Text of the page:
Let’s start with that. Assuming that F=C, the amount of discount in the kth payment is:

$F(i-r)v^{n-k+1}$

Here are our givens:

$n=30 \\ F=C=100 \\ i=0.1 \\ F(i-r)v^{n-1+k} = 2.25 \\ 100 (0.05-r)1.05^{-(31-27)} = 2.25 \\ r=0.02265 \\$

Now solve for the original sale price. We might as well continue with the premium discount formula:

$P = C+(Fr-Ci) a_{\overline{n}\lvert } \\ P=100-0.2735\frac{1-1.05^{-30}}{0.05} \\ P=57.96$

Discount in original price = 42.04.

Let’s just do one more.

To accumulate 8000 at the end of 3n years, deposits are made at the end of the each of the first n years and 196 at the end of each of the next 2n years.  (1+i)^n = 2.

What is n?

These problems are much simplified by visualizing them in the right way. The easiest way to think of it is payments of 98 from 1 to 3n years, plus payments of 98 in years 2n+1 through 3n.

In math:

$98s_{\overline{3n}\lvert }+98_{\overline{2n}\lvert }=8000 \\ \frac{(1+i)^{3n}}{i} + \frac{(1+i)^{2n}}{i}=81.633 \\ \frac{2^3-1}{i} + \frac{2^2-1}{i} = 81.633 \\ i= 12.25%$

I am going to post one more, because it is a real bear. To solve it, you trust that the math will lead you to the answer.

Given a k year bond with semiannual coupons, and a yield rate of 10% convertible semi-annually, sold at a price p.

If the coupon rate had been r-0.04, the price would be P-200.

Calculate the present value of a 3k year annuity immediate paying 100 at the end of each 6 month period, at a rate of 10% semiannually.

Start at the end. We need to find:

$100 \frac{1-1.05^{-6k}}{0.005}$

Which means that what we really need is k (although v^k will do).

Dive in:

$P=1000\frac r 2 \frac{1-1.05^{-2k}}{0.05}+1000(1.05)^{-2k} \\ P-200 = 1000\frac{r-0.04}{2}\times \frac{1-1.05^{-2k}}{0.05}+1000(1.05)^{-2k} \\ \text{We can see that the redemption values will not be significant}\\ 1000 \frac r 2 a_{\overline{2k}\lvert }=1000 \frac{r-0.04}{2}a_{\overline{2k}\lvert }+200 \\ 1000 \frac r 2 a_{\overline{2k}\lvert }-1000 \frac{r-0.04}{2}a_{\overline{2k}\lvert }=200 \\ 500a_{\overline{2k}\lvert }(r-r+0.04)=200 \\ a_{\overline{2k}\lvert } = 10 \\ k = 7.1 \\ 100 \frac{1-1.05^{-6\times7.1}}{0.05} =1749.75$

# Forward Contracts

The thing about math at a certain level is that there are no more easy exercises.  I have learned to make a habit of creating simple exercises.  These are for the forward price, which is the contracted price to buy an asset at time T in the future; and the prepaid forward price, which is the price paid now for an asset that will be delivered at time T.  In these problems, r is the continuous interest rate, and delta is the continuous dividend rate.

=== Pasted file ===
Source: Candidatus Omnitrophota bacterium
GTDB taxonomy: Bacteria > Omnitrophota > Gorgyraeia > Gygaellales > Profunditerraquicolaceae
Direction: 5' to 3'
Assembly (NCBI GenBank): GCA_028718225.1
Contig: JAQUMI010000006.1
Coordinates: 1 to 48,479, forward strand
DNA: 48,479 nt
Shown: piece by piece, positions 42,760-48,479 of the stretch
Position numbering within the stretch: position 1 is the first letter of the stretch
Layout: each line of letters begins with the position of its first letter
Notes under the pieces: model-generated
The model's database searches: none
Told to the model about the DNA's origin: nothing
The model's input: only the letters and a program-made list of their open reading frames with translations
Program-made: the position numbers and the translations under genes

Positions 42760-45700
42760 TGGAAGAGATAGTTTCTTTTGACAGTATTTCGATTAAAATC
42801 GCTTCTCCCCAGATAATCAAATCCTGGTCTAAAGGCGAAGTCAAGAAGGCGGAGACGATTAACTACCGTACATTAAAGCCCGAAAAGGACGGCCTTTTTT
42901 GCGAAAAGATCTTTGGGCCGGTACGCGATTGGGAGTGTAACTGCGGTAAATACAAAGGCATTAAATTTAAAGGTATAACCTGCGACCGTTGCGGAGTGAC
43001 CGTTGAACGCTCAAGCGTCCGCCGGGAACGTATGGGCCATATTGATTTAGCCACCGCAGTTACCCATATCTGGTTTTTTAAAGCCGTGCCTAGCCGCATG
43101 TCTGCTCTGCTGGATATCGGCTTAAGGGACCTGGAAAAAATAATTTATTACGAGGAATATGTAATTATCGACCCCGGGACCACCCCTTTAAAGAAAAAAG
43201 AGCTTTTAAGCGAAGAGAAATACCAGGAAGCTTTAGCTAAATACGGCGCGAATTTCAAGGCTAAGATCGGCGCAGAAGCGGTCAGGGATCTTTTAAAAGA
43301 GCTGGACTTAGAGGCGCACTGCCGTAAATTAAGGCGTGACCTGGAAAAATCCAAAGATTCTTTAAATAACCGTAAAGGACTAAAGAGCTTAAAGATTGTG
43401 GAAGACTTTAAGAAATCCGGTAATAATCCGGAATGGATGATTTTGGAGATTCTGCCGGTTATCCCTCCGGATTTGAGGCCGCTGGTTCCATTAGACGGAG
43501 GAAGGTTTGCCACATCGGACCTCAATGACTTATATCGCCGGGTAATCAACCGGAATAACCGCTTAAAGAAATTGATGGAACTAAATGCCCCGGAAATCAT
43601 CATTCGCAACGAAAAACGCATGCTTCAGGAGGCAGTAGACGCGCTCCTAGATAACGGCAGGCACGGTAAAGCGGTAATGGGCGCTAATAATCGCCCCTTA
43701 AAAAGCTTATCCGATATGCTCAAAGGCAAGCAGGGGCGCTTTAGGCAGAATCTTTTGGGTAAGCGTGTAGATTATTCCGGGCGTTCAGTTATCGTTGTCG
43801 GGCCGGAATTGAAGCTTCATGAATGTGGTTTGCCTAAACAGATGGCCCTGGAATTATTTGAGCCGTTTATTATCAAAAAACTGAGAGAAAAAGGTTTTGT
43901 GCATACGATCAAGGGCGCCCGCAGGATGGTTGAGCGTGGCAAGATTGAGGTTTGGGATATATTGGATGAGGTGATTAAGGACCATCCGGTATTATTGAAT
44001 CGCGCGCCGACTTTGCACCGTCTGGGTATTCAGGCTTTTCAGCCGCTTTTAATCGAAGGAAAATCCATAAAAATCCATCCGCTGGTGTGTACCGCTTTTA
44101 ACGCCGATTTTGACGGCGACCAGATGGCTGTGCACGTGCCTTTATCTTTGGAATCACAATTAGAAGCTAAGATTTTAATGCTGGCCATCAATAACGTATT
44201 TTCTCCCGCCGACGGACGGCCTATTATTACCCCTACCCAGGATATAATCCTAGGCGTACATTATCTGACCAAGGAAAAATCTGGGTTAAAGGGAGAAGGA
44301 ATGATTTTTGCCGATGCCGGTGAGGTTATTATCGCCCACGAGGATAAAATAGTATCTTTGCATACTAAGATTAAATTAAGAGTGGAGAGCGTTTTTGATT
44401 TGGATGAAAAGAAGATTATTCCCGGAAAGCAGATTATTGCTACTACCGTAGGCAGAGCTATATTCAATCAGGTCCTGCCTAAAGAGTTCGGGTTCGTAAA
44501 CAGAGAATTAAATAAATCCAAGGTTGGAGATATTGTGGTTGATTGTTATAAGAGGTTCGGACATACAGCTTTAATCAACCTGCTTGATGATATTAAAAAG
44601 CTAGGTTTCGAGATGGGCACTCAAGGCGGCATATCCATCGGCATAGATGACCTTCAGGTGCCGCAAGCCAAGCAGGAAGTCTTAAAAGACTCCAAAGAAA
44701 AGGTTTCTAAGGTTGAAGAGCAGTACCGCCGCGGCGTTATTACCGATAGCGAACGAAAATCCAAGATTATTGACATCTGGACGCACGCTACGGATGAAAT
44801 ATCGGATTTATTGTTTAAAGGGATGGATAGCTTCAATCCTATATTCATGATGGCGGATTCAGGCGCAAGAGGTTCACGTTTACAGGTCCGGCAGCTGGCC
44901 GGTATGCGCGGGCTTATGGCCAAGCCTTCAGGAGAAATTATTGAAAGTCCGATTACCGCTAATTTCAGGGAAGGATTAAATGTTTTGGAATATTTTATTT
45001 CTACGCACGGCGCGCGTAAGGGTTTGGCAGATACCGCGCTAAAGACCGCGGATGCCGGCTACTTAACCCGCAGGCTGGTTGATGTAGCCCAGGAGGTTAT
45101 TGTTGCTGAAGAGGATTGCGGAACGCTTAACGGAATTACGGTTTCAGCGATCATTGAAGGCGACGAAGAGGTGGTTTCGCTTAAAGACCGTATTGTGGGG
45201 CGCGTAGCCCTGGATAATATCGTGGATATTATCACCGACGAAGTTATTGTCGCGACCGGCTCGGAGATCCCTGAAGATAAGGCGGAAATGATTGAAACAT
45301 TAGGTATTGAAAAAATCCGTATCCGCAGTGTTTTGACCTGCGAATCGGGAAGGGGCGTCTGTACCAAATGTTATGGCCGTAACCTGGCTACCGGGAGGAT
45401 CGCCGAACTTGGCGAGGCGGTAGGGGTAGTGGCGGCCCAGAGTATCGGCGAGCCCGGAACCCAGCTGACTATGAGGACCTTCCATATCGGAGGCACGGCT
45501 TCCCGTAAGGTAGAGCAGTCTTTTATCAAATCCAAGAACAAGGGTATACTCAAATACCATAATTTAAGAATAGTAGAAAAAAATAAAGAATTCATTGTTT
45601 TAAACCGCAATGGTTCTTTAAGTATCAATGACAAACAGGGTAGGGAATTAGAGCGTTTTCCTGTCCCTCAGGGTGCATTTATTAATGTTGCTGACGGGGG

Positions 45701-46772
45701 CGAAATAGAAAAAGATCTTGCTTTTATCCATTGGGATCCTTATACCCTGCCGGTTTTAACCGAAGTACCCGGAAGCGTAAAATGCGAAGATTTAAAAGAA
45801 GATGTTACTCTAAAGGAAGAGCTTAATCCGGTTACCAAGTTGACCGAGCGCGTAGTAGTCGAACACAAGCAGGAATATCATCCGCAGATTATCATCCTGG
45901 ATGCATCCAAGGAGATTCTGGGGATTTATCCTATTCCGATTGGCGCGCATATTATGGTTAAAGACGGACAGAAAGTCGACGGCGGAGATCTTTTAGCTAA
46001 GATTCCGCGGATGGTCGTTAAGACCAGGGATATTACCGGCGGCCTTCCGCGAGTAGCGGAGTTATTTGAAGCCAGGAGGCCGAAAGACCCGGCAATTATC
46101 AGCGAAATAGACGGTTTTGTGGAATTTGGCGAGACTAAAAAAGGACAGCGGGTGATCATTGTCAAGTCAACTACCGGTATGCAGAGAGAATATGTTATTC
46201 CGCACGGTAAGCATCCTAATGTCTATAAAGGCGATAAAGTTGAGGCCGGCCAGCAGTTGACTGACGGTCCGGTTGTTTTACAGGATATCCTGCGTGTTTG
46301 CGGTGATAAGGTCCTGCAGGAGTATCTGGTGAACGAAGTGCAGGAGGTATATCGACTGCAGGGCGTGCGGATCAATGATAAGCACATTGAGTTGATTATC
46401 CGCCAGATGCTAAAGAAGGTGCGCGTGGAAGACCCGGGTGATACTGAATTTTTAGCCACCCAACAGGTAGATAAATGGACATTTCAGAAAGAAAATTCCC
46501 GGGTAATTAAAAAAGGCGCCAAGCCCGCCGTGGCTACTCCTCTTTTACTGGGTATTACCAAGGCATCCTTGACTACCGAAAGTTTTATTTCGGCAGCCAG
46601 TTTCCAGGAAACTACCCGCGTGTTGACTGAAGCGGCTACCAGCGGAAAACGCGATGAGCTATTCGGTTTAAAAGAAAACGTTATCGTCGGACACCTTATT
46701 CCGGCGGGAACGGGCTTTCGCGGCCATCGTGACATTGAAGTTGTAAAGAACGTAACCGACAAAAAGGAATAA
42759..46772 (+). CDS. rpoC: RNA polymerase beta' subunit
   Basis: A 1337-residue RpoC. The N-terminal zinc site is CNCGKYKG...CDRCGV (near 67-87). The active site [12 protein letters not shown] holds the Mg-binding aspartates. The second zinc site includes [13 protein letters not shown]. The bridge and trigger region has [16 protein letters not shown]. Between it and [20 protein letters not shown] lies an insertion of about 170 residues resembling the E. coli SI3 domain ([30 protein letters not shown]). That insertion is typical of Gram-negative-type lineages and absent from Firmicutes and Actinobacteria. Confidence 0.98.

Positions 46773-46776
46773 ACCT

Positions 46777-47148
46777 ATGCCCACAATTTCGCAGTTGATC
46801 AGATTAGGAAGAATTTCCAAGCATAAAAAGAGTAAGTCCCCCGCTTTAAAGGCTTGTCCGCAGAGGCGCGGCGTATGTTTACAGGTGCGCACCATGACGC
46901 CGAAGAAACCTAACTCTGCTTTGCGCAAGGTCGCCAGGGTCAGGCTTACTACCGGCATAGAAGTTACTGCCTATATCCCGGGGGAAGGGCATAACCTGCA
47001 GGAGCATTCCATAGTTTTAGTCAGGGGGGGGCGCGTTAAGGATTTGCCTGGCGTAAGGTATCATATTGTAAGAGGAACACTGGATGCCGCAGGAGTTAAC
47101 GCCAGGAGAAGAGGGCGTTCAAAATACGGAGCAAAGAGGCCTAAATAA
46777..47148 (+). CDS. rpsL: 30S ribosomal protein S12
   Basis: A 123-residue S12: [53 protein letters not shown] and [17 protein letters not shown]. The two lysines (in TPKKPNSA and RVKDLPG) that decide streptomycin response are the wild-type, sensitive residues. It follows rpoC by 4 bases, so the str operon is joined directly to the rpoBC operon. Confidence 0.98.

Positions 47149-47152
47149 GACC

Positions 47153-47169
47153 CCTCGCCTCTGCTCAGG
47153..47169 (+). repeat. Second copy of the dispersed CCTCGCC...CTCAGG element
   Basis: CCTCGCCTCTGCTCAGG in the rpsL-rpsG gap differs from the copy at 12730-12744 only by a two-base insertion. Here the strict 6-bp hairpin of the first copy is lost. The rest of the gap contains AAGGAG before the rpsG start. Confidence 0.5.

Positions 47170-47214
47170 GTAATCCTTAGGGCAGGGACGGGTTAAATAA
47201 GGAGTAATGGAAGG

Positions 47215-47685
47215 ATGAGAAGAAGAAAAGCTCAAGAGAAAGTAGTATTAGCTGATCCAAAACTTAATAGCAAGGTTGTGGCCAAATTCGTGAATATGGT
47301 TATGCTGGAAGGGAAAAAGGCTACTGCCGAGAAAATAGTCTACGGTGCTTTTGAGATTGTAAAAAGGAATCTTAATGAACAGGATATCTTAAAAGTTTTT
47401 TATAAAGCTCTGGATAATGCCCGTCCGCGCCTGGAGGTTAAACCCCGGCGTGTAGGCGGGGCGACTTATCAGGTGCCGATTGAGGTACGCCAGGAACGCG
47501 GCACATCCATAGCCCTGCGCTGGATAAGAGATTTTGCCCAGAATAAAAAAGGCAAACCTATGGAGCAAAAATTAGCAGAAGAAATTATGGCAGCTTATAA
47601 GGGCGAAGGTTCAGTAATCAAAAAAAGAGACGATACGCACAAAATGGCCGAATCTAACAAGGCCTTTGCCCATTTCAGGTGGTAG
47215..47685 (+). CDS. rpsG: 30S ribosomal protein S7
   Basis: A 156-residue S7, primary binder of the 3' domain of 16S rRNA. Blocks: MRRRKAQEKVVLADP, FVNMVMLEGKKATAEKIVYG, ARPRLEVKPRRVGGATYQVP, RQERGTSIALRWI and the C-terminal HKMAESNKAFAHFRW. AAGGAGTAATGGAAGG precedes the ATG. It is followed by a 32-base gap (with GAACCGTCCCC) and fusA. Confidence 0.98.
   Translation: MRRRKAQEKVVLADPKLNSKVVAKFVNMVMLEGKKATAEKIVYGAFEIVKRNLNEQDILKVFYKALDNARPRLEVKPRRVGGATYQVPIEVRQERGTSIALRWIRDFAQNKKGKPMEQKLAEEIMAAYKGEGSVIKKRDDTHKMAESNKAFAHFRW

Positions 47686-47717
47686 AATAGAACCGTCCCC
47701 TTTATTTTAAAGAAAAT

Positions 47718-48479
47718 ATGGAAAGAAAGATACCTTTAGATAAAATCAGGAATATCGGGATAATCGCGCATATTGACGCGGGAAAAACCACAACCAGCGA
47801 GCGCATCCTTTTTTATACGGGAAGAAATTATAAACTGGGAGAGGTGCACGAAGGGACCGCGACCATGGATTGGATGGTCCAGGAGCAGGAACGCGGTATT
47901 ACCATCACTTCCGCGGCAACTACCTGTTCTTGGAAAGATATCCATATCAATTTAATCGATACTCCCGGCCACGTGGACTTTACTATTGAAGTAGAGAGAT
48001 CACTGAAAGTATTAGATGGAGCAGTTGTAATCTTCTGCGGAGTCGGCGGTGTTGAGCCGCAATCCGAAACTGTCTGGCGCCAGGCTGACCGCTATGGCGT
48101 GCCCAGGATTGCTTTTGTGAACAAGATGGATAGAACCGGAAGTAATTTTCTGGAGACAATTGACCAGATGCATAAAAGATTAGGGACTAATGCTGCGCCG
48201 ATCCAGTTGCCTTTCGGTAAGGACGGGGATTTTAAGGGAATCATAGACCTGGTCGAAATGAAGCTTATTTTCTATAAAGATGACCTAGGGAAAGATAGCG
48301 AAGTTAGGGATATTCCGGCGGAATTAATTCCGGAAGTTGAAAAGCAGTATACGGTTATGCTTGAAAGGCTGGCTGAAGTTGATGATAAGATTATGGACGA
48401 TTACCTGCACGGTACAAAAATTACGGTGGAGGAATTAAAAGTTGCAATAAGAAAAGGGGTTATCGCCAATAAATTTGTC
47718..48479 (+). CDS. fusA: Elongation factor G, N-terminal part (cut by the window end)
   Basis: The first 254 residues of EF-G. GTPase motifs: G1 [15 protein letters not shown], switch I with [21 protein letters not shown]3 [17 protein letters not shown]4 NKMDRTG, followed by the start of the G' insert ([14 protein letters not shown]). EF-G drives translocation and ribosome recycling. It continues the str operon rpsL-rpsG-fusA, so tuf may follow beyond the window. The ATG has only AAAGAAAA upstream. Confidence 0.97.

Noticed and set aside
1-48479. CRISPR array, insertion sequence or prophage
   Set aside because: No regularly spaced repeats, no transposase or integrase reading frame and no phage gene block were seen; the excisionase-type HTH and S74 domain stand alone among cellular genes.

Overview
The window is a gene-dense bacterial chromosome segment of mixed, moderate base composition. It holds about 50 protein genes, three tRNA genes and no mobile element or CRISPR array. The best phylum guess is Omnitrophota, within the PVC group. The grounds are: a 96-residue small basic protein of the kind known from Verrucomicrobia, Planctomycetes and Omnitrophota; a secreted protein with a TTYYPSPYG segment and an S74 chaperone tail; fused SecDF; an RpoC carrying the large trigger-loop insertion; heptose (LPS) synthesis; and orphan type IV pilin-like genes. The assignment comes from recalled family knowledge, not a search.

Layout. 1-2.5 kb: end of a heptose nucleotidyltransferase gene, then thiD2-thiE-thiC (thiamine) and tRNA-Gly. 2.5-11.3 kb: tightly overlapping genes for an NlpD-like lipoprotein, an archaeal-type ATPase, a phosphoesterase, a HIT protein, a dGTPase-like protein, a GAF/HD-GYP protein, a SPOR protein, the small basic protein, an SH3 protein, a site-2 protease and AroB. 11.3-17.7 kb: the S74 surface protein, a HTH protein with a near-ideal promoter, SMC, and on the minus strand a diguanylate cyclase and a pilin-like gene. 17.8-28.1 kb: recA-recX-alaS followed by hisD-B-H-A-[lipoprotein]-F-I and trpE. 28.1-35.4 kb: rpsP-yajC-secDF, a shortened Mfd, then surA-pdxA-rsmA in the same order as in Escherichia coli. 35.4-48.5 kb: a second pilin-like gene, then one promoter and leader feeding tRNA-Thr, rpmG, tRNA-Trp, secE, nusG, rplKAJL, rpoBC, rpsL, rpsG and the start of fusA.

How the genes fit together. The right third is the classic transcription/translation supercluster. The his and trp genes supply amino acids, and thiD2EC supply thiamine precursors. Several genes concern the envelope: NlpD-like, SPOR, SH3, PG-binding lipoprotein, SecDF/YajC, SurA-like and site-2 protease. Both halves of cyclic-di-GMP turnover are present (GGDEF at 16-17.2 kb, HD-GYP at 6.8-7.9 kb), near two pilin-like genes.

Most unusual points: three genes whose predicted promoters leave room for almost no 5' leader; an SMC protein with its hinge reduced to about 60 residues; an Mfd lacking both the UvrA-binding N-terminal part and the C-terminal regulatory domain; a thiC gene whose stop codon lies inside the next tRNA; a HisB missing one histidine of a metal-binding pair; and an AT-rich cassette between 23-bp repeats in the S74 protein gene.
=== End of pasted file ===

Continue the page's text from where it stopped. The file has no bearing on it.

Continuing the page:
$F^P_{0, T} = S_o = S_o -PV(divs) = S_0 e^{-\delta} T$
$F_{0, T} = S_0 e^{rT} = S_oE^{rT} - AV(divs) = S_0e^{(r-\delta)}T$

1. $S_0 =1000, r=0.04, \delta = 0.01\quad F^P_{0, 6m}?$
2. $S_0 =800, r=0.02, \delta = 0\quad F_{0, 2m}?$
3. $S_0 =800, r=0.02, \delta = 0\quad F^P_{0, 2yr}?$
4. $S_0 =500, r=0.04, \delta = 0\quad F_{0, 2yr}?$
5. $S_0 =500, r=0.04, \delta = 0\quad F_{0, 6m}?$
6. $S_0 =500, r=0.04, \delta = 0\quad F^P_{0, 1yr}?$
7. $S_0 =100, r=0.03, \delta = 0.01\quad F^P_{0, 2yr}?$
8. $S_0 =100, r=0.03, \delta = 0.01\quad F^P_{0, 3m}?$
9. $S_0 =1000, r=0.04, \delta = 0.01\quad F_{0, 1yr}?$
10. $S_0 =1000, r=0.04, \delta = 0.01\quad F_{0, 6m}?$
11. $S_0 =800, r=0.02, \delta = 0\quad F^P_{0, 5m}?$
12. $S_0 =100, r=0.03, \delta = 0.01\quad F_{0, 1yr}?$
13. $S_0 =100, r=0.03, \delta = 0.01\quad F_{0, 9m}?$
14. $S_0 =500, r=0.04, \delta = 0\quad F^P_{0, 9m}?$
15. $S_0 =1000, r=0.04, \delta = 0.01\quad F^P_{0, 1yr}?$
16. $S_0 =800, r=0.02, \delta = 0\quad F_{0, 1yr}?$

Solutions:

1. $1000e^{-0.01*0.5}=995.01$
2. $800e^{0.02*(\frac 1 6)}=802.67$
3. $800$
4. $500e^{.04*2}=541.64$
5. $500e^{0.04*.5}=510.10$
6. $500$
7. $100e^{-0.01 *2}=98.02$
8. $100e^{-0.01*0.25}=99.75$
9. $1000e^{0.04-0.01}=1030.45$
10. $1000e^{(0.04-0.01)*0.5} =1015.11$
11. $800$
12. $100e^{0.03-0.01}=102.02$
13. $100e^{(0.03-0.01)*0.75}=101.51$
14. $500$
15. $1000e^{-0.01}=990.05$
16. $800e^{0.02}=816.16$

Later today, I will post some tougher ones that require a little thinking.